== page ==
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Particle horizon and inflation

  1. Apr 28, 2004 #1


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    To calculate the size of the observable universe, one has to calculate the current distance to the particle horizon (t0: today, c = 1):

    [tex]\int_{0}^{t_0} \ dt / a(t)[/tex] (1)

    To be able to calculate the integral one has to find an expression for a(t). With some assumptions one can take

    [tex]a(t) = (t/t_0)^\frac{2}{3}[/tex] (2)

    and get an reasonable result for the integral: 3 c t0.
    (see e.g. http://www.astro.ucla.edu/~wright/cosmology_faq.html#DN)

    Now, my question: we know that there is an inflationary period during from t = 10^-35 sec. to t = 10^-30 sec. or whatever. During this period the dependence of a(t) is different than equation (2) above and thus the integral (1) should be calculated in two steps.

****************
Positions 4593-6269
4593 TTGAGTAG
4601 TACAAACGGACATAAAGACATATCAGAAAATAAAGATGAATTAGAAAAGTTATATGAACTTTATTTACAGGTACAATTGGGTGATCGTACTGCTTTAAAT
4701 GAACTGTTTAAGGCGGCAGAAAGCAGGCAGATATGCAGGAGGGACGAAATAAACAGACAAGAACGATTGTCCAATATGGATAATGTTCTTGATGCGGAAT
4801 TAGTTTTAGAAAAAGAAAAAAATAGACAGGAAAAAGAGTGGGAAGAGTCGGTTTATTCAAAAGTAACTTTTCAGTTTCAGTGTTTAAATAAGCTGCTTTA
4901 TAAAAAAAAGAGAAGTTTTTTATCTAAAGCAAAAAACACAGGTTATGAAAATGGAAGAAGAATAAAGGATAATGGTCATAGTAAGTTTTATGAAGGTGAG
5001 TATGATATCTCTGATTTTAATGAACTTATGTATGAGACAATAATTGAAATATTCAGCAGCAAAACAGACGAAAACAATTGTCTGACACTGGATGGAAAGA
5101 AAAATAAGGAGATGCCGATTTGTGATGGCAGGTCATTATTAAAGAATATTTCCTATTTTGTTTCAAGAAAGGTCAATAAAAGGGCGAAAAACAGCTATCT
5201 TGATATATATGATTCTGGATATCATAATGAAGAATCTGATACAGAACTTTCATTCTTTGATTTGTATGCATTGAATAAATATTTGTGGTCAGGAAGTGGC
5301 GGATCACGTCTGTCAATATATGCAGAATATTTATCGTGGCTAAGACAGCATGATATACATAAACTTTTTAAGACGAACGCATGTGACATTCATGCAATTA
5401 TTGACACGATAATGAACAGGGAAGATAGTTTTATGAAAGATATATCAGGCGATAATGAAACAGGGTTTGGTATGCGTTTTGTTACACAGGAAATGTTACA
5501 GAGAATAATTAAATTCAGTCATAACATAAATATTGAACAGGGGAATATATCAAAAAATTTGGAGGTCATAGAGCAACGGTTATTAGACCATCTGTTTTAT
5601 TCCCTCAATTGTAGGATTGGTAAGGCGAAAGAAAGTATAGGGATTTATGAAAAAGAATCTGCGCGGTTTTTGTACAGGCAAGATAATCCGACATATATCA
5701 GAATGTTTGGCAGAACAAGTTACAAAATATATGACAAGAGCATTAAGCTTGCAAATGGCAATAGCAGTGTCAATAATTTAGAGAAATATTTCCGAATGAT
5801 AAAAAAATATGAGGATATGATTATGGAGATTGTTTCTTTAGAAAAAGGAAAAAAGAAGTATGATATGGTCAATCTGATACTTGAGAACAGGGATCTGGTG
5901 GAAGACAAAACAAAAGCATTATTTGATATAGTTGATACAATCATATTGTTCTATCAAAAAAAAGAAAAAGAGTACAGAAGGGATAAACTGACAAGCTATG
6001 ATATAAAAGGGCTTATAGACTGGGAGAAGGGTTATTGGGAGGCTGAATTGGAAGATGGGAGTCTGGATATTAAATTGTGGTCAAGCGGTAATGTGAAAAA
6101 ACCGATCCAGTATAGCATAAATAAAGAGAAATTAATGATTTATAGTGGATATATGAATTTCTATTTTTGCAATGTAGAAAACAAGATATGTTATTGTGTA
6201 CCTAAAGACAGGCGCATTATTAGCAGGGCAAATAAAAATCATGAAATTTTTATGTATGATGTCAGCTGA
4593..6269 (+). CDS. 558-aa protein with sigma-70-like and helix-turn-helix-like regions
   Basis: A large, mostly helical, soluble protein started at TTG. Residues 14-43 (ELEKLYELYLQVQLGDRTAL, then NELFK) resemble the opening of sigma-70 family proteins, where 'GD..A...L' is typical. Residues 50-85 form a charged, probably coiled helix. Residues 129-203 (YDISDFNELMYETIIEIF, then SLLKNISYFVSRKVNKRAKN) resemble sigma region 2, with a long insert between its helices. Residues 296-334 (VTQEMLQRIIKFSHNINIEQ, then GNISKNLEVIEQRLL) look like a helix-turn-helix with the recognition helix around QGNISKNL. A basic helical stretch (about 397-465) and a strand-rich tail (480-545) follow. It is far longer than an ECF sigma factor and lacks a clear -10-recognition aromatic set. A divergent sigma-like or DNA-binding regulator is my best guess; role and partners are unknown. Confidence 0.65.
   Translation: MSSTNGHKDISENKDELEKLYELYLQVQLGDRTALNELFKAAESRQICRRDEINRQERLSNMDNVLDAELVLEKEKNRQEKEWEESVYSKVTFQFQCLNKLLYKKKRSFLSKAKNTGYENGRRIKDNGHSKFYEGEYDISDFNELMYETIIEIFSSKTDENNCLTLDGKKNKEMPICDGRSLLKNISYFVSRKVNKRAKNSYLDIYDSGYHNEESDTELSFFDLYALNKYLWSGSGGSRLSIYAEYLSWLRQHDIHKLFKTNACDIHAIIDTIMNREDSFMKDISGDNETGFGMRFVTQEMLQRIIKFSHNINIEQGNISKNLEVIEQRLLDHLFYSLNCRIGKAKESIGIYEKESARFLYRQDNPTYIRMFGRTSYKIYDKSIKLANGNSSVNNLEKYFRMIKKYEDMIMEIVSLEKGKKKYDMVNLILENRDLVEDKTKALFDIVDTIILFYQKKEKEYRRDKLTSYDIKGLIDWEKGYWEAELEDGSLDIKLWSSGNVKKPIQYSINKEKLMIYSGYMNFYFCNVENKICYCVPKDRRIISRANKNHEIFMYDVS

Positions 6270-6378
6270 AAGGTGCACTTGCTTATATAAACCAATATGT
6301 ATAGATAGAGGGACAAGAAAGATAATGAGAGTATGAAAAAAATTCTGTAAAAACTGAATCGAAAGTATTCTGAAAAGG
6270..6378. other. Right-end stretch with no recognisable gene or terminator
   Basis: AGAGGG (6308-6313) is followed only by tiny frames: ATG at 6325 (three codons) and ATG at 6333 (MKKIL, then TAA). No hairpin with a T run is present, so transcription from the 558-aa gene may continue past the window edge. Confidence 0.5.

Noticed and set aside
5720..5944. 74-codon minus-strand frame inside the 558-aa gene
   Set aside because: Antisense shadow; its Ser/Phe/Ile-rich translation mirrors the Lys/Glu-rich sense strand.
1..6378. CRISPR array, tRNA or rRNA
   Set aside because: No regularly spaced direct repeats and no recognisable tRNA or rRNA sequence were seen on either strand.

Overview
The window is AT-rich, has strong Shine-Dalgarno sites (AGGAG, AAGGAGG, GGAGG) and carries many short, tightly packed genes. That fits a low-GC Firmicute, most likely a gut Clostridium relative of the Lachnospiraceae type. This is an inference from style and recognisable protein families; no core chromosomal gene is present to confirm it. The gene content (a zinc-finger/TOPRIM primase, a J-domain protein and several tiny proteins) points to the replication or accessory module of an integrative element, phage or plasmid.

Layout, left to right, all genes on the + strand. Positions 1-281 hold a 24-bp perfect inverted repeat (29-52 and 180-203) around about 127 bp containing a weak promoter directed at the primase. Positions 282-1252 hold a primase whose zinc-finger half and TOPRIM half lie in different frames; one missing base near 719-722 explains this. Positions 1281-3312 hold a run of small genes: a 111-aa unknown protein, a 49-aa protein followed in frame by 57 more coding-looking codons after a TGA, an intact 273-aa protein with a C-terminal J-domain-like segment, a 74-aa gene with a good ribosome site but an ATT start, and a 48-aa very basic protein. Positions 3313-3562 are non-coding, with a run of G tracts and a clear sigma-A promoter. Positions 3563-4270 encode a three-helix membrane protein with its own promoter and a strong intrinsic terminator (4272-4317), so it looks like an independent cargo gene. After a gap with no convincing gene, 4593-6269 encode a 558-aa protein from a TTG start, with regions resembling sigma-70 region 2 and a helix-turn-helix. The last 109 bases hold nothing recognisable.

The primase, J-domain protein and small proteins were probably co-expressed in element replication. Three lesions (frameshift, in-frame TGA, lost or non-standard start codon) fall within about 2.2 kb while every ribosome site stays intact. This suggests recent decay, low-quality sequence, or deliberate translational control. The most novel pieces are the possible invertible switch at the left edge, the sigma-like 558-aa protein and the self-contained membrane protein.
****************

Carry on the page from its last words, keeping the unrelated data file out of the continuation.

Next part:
Although this period is short, it is indeed relevant because there is a huge expansion (an exponential dependence of a)

    I have never seen the particle horizon to be calculated in this way. I assume I am missing something, since, in such a case, the observable universe would be far bigger than 3 c t0. So, what is wrong?

    Last edited: Apr 28, 2004
  2. jcsd
  3. Apr 28, 2004 #2


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    this is a good puzzle
    I dont see how to resolve this. I am sure somethings wrong
    but cant say what. I hope somebody else shows up who can

    Searching for help, I found a recent set of lectures on cosmology topics.

    Lecture 4 is on inflation

    around page 9 of this lecture it has an "Idea of Inflation" section:
    -------quote from Bartelmann's lecture 4------

    • c/H is the Hubble length,
    c/(aH) is the comoving Hubble length

    • increases typically because H
    rapidly decreases as Universe

    • flatness problem would be solved if
    c/(aH) could shrink for some time...

    my thought is we are used to imagining situations where the
    H is decreasing and the hubblelength is increasing
    indeed the hubblesphere expands so rapidly that it engulfs
    light that was initially being swept away from us so that we end up